The HTC ThunderBolt, Verizon Wireless’ first smartphone to take advantage of its 4G Long-Term Evolution network, is now officially available. With a two-year contract and a data plan, it’s priced at $250.
“Immense power. Scorching speed. Now the fastest, most advanced 4G network in America puts lightning in the palm of your hand,” Verizon advertises.
Big words, indeed, and at a price higher than its long-awaited Apple iPhone 4. Is the ThunderBolt, not the iPhone 4, now Verizon’s most compelling offering?
“It depends. If your focus is on network speed, absolutely. If your focus is on access to apps and media, the ThunderBolt is no slouch, but the iPhone 4 is still much stronger in those areas,” Current Analysis analyst Avi Greengart told eWEEK, adding that Apple also has a dramatic lead when it comes to accessories, as everything from docks to cars has been designed to interface with the iPhone.
What will Verizon subscribers get for 250 big ones?
To start, a 4.3-inch capacitive touch-screen (the iPhone 4 has a 3.5-inch multi-touch widescreen). The rear-facing camera is 8-megapixels, to the iPhone 4’s 5-megapixels, and it can record video in high-definition. There’s a 1.3-megapixel front-facing camera for video calls. (The iPhone 4’s front camera takes VGA-quality photos.)
As with a number of Android-running phones-and here you’ll get Android 2.2 with HTC’s Sense 2.0 user interface-the ThunderBolt supports Adobe’s Flash Player 10.1, which the iPhone, as has been well-publicized, does not.
The ThunderBolt can also act as a mobile hotspot-a feature for which you’ll pay extra, though Verizon is offering it free through May 15-for eight WiFi-enabled devices. And it can wirelessly stream content, such as videos, to other DLNA (Digital Living Network Alliance) devices, such as an HDTV. Or users can just watch on the ThunderBolt itself, enjoying the combination of its considerable display, 1GHz Snapdragon processor, built-in kickstand and the Verizon 4G network.
As for that 4G network, Verizon says the ThunderBolt will feature applications that are optimized for it, including EA’s RockBand, Gameloft’s Let’s Golf and Tunewiki and BitMop. According to the carrier, users can expect download speeds of 5 to 12M bps and upload speeds of 2 to 5M bps in 4G coverage areas-pretty standard for 4G, and the same speeds T-Mobile promises for its HSPA+ (Evolved High-Speed Packet Access) 4G network.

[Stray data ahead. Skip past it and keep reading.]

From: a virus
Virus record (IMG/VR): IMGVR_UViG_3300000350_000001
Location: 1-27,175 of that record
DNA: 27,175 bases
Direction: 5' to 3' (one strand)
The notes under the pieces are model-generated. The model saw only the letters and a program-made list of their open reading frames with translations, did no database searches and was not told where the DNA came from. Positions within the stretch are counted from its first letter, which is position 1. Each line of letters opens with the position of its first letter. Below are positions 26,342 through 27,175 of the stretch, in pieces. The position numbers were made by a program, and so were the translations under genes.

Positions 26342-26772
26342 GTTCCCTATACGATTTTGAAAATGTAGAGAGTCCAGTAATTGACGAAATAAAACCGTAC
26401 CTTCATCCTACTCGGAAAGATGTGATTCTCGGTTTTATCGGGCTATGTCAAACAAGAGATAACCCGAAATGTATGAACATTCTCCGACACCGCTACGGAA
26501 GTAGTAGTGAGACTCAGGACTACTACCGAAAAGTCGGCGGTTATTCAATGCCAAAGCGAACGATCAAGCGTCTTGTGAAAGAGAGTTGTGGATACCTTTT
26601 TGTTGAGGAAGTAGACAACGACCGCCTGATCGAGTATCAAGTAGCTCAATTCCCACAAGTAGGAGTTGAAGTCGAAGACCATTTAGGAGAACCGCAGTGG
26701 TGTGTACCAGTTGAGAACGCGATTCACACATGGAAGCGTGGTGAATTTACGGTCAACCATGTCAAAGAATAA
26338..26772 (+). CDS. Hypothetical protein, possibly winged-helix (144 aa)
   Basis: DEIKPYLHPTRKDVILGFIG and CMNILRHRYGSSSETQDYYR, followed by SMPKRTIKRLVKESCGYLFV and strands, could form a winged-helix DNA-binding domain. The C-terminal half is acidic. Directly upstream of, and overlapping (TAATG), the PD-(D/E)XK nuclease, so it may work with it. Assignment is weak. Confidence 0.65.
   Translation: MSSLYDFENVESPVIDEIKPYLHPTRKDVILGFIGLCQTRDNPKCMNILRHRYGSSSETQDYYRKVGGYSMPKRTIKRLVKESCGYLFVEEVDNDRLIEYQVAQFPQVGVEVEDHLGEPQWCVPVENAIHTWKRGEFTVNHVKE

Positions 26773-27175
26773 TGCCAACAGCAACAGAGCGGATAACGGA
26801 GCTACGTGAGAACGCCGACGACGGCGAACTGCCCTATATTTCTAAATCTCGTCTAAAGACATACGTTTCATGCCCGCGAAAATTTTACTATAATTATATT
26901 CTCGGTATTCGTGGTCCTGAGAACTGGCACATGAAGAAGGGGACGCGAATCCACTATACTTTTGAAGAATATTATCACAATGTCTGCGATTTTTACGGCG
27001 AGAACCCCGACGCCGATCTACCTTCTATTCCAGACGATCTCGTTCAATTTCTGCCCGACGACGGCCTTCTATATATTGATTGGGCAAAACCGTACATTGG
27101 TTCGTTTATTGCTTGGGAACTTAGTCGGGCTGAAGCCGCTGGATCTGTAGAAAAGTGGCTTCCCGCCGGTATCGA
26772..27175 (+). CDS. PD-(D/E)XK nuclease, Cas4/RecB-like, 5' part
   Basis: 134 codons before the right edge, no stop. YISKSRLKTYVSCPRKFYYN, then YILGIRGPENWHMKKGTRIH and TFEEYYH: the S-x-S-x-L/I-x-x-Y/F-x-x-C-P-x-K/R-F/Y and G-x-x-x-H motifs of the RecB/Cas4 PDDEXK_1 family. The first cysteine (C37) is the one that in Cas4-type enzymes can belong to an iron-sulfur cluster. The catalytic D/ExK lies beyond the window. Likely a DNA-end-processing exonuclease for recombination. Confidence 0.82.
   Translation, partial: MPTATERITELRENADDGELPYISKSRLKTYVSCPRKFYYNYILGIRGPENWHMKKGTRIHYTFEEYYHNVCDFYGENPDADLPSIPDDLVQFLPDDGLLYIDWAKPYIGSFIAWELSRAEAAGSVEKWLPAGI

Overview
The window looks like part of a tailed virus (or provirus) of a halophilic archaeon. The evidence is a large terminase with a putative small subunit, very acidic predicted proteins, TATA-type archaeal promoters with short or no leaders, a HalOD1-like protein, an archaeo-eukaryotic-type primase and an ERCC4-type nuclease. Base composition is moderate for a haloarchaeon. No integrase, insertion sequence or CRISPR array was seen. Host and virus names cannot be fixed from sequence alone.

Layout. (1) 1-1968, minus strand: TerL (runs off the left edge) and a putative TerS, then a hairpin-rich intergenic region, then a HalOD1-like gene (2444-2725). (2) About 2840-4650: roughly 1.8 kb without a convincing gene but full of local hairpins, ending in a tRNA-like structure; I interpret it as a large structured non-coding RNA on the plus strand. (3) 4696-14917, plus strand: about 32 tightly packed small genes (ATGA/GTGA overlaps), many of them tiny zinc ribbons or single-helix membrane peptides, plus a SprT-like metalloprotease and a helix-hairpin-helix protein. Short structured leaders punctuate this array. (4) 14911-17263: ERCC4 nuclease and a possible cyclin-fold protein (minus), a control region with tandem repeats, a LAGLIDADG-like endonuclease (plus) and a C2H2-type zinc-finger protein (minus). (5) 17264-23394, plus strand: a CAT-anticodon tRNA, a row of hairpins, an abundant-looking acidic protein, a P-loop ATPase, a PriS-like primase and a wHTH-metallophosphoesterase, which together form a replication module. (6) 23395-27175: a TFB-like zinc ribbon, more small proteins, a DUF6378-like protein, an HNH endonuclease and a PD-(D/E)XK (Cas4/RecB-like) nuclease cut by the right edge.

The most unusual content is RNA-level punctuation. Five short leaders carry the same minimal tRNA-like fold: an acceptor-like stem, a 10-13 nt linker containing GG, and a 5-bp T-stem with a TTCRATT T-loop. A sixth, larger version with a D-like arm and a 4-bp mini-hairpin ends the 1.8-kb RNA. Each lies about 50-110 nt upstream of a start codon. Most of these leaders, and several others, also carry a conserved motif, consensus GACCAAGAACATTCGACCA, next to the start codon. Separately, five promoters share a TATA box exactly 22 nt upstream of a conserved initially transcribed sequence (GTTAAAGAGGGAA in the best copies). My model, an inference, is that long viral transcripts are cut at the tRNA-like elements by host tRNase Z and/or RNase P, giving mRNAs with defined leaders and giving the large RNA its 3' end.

The first phone to showcase what Greengart calls Verizon’s “exceptionally fast (and, for now, relatively empty)” LTE (long-Term Evolution) network, some consumers may pause at a price point above the $199 smartphone norm.
“But it justifies the higher price not only with LTE, but also with 32 GB of storage-equivalent to the $299 iPhone 4,” said Greengart. “The user experience is also different. HTC Sense provides widgets and customizability, while the iPhone is deliberately simple.”
There’s also the matter of their dramatic difference in size: The ThunderBolt measures 4.75 by 2.44 by 0.56 inches and weighs 6.23 ounces, to the iPhone 4’s 4.8 ounces and 4.5 by 2.31 by 0.37 inches.
“People with small hands may find [the ThunderBolt] more phone than they want,” said Greengart. “HTC has smaller devices for this very reason, but none with LTE. Yet.”
Just as Sprint has enjoyed a healthy response to its 4G-enabled smartphones, it seems Verizon could have a hit on its hands, so long as its 4G network can deliver, and consumers know what to expect-or even hope for.
According to a December report from the Yankee Group, most Americans don’t really understand what 4G is, and by the end of 2011, the vast majority still won’t. Penetration, by the time, said the report, will likely be just 0.33 percent, with consumer awareness remaining “stubbornly low.”
“Until customers fully appreciate the link between a new wireless-network technology and the superior user experience it delivers, their interest in upgrading will naturally be muted,” said the report.
Verizon, making good on its long-time promise of a live 4G network, and a smartphone to run on it, now faces the challenge of educating consumers about just what that means.